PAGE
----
Can you help locate Boty’s great lost work, “Scandal ’63”?

Pauline Boty by Michael Ward, 13 January 1964, on display at the National Portrait Gallery in 2020. © Michael Ward Archives / National Portrait Gallery, London

Friday’s Daily Telegraph included a piece by Jake Kerridge about how writer Tom Glover is asking its readers for their help in tracking down Boty’s great lost work Scandal ’63 which has remained unseen at large since its creation and only survives currently courtesy of photographs taken by Michael Ward. The large painting’s focus is Christine Keeler astride a chair against a vivid red background in a variation of the iconic shot taken by Boty’s friend Lewis Morley. Across the top are four of the male protagonists of the Profumo Affair: Aloysius ‘Lucky’ Gordon, John Profumo, Stephen Ward and Johnny Edgecombe.

As the work was commissioned Glover deems it unlikely to have been burned, thrown away or lost at the time and through the correspondence of gallerist Mateusz Grabowski (who featured Boty in exhibitions in 1963 and again in 1965) has ascertained that the surname of the individual who commissioned the work is Wright, but other than that has reached a dead end with his search.

The work can also be seen here in portraits of Boty by Michael Ward [link] and in an earlier incarnation by Lewis Morley [link]

The Daily Telegraph article is here [paywall] [link]

Should anyone reading this have any further information that they might like to share please contact info@paulineboty.org

“The Hidden Mod in Modern Art” with chapter on Pauline Boty and Bridget Riley is published on 13th October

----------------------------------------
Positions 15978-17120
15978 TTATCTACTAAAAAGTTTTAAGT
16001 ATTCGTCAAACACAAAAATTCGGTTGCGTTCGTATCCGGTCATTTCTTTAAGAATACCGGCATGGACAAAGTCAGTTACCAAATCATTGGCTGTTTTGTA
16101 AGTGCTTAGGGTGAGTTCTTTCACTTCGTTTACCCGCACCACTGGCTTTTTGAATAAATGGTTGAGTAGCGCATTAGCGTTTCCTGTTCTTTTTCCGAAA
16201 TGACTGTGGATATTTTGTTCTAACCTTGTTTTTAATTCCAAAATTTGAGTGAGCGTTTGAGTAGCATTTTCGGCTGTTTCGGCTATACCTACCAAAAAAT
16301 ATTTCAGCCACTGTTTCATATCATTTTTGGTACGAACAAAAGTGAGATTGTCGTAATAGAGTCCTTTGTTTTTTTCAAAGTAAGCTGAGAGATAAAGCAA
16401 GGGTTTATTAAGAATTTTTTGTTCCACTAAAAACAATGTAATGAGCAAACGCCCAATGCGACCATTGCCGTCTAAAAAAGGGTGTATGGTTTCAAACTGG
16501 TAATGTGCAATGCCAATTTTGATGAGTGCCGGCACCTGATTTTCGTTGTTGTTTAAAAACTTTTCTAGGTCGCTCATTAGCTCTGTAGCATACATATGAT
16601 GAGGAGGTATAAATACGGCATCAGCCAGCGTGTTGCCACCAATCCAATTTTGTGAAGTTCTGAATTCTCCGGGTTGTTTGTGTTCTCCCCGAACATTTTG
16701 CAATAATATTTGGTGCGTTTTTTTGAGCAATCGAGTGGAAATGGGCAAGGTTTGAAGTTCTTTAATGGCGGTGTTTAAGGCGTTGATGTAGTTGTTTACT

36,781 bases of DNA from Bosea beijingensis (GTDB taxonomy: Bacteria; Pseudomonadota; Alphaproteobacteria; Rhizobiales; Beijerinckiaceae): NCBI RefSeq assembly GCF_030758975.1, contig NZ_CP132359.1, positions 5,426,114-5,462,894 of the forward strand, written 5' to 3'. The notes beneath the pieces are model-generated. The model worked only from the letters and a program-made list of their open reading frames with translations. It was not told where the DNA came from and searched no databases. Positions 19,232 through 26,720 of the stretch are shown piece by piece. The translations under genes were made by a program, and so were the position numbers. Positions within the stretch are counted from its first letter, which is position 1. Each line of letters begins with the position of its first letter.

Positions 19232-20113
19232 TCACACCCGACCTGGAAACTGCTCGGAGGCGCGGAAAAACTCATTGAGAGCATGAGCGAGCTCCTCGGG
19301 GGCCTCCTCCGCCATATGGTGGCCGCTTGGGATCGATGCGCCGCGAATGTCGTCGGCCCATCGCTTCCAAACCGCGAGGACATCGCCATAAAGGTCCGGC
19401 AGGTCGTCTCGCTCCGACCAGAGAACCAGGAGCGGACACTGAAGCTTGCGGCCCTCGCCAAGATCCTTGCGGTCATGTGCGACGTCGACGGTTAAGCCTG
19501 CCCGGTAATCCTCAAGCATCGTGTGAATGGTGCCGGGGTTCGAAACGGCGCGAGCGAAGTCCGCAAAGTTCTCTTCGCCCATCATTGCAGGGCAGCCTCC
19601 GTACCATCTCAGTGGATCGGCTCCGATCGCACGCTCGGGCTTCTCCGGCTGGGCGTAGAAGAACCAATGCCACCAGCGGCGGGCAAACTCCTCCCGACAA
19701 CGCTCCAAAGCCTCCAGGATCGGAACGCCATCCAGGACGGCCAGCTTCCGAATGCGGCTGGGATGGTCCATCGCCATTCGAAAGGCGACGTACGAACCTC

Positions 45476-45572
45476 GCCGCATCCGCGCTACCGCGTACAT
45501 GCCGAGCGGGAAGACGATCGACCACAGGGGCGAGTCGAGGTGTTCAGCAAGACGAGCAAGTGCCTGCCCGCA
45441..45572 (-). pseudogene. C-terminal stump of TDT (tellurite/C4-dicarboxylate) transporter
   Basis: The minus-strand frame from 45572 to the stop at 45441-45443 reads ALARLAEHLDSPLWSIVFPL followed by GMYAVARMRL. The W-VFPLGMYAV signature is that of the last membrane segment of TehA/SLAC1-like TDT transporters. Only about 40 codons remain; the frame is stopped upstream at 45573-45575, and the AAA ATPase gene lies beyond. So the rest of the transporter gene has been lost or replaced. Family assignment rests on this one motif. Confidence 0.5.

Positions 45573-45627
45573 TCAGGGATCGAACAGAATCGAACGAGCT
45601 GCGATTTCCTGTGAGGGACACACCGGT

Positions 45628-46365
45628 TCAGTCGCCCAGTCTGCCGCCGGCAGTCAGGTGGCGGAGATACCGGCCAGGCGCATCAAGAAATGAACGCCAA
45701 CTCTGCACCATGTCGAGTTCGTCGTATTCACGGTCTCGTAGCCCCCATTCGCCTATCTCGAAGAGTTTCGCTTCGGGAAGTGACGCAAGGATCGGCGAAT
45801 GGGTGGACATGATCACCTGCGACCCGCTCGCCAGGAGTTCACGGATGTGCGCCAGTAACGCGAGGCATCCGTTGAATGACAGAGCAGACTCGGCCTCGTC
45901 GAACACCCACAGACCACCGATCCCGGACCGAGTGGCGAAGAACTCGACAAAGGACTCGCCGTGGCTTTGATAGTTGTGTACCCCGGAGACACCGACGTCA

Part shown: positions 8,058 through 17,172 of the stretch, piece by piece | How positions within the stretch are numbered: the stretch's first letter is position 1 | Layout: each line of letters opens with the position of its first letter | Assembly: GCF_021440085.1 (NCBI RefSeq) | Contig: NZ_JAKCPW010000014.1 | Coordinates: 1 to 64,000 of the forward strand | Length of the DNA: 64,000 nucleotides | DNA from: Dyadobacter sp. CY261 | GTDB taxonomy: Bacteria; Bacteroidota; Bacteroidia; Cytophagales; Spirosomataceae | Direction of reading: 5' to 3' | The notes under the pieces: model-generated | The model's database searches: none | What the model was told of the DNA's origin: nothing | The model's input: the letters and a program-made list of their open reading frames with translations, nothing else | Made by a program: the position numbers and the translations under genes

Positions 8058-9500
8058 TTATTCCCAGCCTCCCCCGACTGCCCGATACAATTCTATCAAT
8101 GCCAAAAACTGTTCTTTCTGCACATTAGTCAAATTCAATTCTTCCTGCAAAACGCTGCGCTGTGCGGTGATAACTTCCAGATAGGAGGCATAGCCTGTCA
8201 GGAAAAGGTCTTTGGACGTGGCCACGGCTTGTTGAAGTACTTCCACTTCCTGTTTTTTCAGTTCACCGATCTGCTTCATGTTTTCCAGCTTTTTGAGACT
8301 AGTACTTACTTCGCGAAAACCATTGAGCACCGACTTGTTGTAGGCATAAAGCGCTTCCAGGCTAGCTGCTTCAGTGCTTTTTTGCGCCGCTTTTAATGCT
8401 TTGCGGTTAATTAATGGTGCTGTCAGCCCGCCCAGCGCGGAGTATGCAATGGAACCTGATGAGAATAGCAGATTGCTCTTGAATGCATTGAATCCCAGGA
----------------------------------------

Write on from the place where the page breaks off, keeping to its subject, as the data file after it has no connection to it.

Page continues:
“The Hidden Mod in Modern Art: London, 1957-1969” by Thomas Crow.

“The Hidden Mod in Modern Art: London, 1957-1969” by Thomas Crow looks into the considerable influence of the Mod subculture on key figures of the 1960s British art scene. One of its six chapters is devoted in its entirety to Pauline Boty and Bridget Riley, including a fascinating account of the former’s association with John Schlesinger and his films Billy Liar and Darling. The book is published by the Paul Mellon Centre.

Pauline Boty, photographed by Lewis Morley, 1963. Bromide print, 29.3 x 35.6 cm. National Portrait Gallery, London

From the Yale University Press website: “Bonding over matters of taste and style, the ‘Mods’ of late 1950s London recognised in one another shared affinities for Italian-style suits, tidy haircuts, espresso bars, Vespa scooters and the latest American jazz.
In this groundbreaking book, leading art historian Thomas Crow argues that the figure of the Mod exerted an influence beyond its assumed social boundaries by exemplifying the postwar metropolis in all of its excitement and complexity. Crow examines the works of key figures in the London art scene of the 1960s, including Robyn Denny, David Hockney, Pauline Boty, Bridget Riley and Bruce McLean, who shared and heightened aspects of this new and youthful urbanity.
The triumphant arrival of the international counterculture forced both young Mods and established artists to reassess and regroup in novel, revealing formations. Understanding the London Mod brings with it a needed, up-to-date reckoning with the legacies of Situationism, Social Art History and Cultural Studies.”

Imprint: Paul Mellon Centre 
Distribution: Yale University Press
Format: Hardback 
ISBN: 9781913107130
Dimensions: 241 x 165mm
Pages: 200
Illustrations: 140 colour + b-w illustrations
Price: £25